“There are only two ways to live your life. One is as though nothing is a miracle. The other is as though everything is a miracle” (unknown, but most commonly attributed to Albert Einstein).
From Affirm Films (“Heaven is for Real” and “Risen”) comes another inspiring testimony: “Miracles from Heaven.” “Miracles from Heaven” is based on the true story of the Beam family as they encounter God’s unfailing love and constant presence during an incredible journey from hardship to healing.
How do you explain the impossible? How do you explain… a miracle?
The question is posed in the opening monologue by Christy Beam (Jennifer Garner) as she begins to narrate the riveting journey that her family would soon embark upon. Christy and her husband Kevin (Martin Henderson) have three precious daughters and what seems like the idyllic life. At least that is until their ten-year-old daughter Anna (Kylie Rogers) is struck with a rare, incurable disease. As their community is rocked and Christy’s faith is shaken, the Beam family is portrayed in full transparency and vulnerability as each family struggles and copes in their own way. But in the midst of the overwhelming despair and suffering, a freak accident brings with it an extraordinary miracle.
Get ready for a sob-fest
Bring a box of tissues; you are going to need them. There was not a dry eye in the theater when my wife and I saw the screening. And it is not just a one-time deal with an emotional scene or two near the end. No it is a full-on emotional roller-coaster where you are brought into the raw tragedy and extended awkward silences of a family witnessing the slow deterioration of a loved one. Characters struggle and as the viewer you begin to struggle with them. Why? Why would God let this happen to an innocent young girl — to a family that loved and served Him? The questions are cried out and shouted. The answers are seemingly silent.
The overall framing of the film is impressive and often allows the story to be told without words. One frame will look up towards heaven from the perspective of the characters. The next frame will look back down towards the characters. In this, the viewer is able to see through the eyes of both the Beam family and of God. Through the eyes of Christy, we look up to God with doubt and longing. Then through the eyes of God, we look down with empathy and compassion. We feel that God too is suffering even though we do not understand the bigger picture of why.
In a surprisingly non-campy way, the movie narrative provided its own commentary as intermittent scenes show the local pastor preaching on the themes of faith and doubt. He discusses how faith is ultimately the only true shelter from the storms of life. In the midst of uncertain days there is only One that we can be certain of. There are so many things we do not know, but the one thing that we can trust is that God loves us. At one point, little Anna cries to her mother, “Don’t you understand, it hurts all the time? I want to die!” It is the same cry we have all given God at one time or another. “God don’t you understand? This life hurts all the time!” And God looks on us with tears in His own eyes and says, “Yes, my child. I know it hurts. I feel it, too. My Son has felt it all. But no matter what — I love you. And I am here through it all. I’m not going anywhere.”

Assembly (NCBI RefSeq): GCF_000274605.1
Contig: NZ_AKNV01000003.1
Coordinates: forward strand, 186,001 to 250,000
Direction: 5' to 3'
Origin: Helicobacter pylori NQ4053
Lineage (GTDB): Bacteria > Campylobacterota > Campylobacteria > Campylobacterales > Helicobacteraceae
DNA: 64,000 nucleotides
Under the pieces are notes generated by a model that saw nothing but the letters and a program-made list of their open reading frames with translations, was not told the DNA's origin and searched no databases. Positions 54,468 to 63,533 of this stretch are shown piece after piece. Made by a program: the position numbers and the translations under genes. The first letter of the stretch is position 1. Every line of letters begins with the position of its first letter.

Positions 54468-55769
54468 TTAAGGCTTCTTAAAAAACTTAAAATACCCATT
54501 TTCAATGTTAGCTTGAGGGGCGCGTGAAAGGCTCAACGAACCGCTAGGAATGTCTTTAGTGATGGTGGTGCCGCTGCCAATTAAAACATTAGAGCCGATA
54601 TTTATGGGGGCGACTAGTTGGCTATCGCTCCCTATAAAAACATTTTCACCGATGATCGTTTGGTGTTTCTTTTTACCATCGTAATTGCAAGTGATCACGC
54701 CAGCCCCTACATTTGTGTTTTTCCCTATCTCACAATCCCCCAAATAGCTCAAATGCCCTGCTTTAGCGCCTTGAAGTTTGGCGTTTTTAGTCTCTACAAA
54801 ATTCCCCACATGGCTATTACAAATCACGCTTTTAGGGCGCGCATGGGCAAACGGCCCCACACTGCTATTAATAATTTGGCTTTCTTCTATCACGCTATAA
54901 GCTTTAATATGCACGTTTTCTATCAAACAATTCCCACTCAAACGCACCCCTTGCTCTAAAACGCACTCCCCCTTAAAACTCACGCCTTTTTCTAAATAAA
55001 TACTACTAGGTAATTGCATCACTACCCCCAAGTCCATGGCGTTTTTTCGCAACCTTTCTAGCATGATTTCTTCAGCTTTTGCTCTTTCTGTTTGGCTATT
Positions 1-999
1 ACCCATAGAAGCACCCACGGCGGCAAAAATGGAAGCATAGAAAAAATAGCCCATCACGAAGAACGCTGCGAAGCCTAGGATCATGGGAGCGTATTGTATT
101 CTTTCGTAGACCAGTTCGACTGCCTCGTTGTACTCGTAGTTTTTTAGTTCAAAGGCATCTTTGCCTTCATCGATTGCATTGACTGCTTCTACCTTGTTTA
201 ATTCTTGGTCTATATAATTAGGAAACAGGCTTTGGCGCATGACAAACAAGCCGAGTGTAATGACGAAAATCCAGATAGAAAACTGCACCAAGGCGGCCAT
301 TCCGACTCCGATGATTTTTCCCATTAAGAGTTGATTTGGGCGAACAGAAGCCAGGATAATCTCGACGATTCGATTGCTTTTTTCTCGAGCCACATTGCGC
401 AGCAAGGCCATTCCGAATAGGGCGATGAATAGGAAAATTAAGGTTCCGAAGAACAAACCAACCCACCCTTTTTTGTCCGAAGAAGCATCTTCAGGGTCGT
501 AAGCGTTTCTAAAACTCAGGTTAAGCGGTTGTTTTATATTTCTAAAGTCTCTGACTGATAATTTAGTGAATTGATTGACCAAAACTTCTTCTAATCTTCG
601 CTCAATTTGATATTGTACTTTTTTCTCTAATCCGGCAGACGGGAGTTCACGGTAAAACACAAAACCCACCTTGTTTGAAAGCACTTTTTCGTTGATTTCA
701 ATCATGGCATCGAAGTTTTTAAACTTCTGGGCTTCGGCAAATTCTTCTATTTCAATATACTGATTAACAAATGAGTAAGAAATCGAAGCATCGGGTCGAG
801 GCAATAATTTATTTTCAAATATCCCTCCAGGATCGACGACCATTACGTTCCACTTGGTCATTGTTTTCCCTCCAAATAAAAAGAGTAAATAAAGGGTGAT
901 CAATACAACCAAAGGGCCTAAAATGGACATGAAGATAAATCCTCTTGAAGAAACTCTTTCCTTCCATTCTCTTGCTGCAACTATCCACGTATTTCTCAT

By the end of the film, you realize the true message: miracles are everywhere if we just have the eyes to see. I absolutely loved the way the film ended. It is sort of the way I had been hoping “War Room” would have ended. One of the final scenes showcases a montage of earlier scenes but now from a new vantage point where we can finally see the miracles hidden by the mundane. You finally see that what happens to Anna — as remarkable as it is — was not the only miracle. Everything begins to glow with the fingerprints of God as you ponder your own life and are overcome with humble gratitude for the miracles all around.
“I didn’t always see God’s hand in the tangled threads of my life, but now I do. He was there in our beginning and every time our world fell apart. He’s with us now and into the unknowable future. Standing in the light of all He’s given us, in the light of that’s happened, I can’t not tell you our story,” said Christy Beam, author, “Miracles from Heaven.”
My biggest complaint with this film has nothing to do with the actual film: it is the trailer. I do not understand why some movie companies feel the need to spoil every story point before the release, but this one unfortunately does just that. Let me encourage you, if you have not already done so, please do not watch the trailer before watching the film. But yes, please do go watch the film! The supporting cast is a little weak and the time frames are a little confusing (sometimes you are not sure exactly when things are happening). Earlier scenes are at times awkward as the cast had not gotten comfortable with each other yet. But besides that it is an overall strong performance from backstage crew to the onstage cast. We want to support groups like Affirm Films to continue making high quality productions.
The film also co-stars Eugenio Derbez (Dr. Nurko) and Queen Latifah (Angela Bradford) who is great but essentially plays the same character as she does in all her films: herself. There even seems to be a nod to her starring role in Taxi (2004). Directed by Patricia Riggen, the film also includes the band Third Day as the church’s worship team and features songs from their most recent album. “Miracles from Heaven” hits theaters Easter (March 18) 2016. For more info visit: MiraclesFromHeaven-Movie.com
“He performs wonders that cannot be fathomed, miracles that cannot be counted” (Job 9:10, NIV).
Finley is a freelance writer and doctoral student at SEU. He can be reached at firstname.lastname@example.org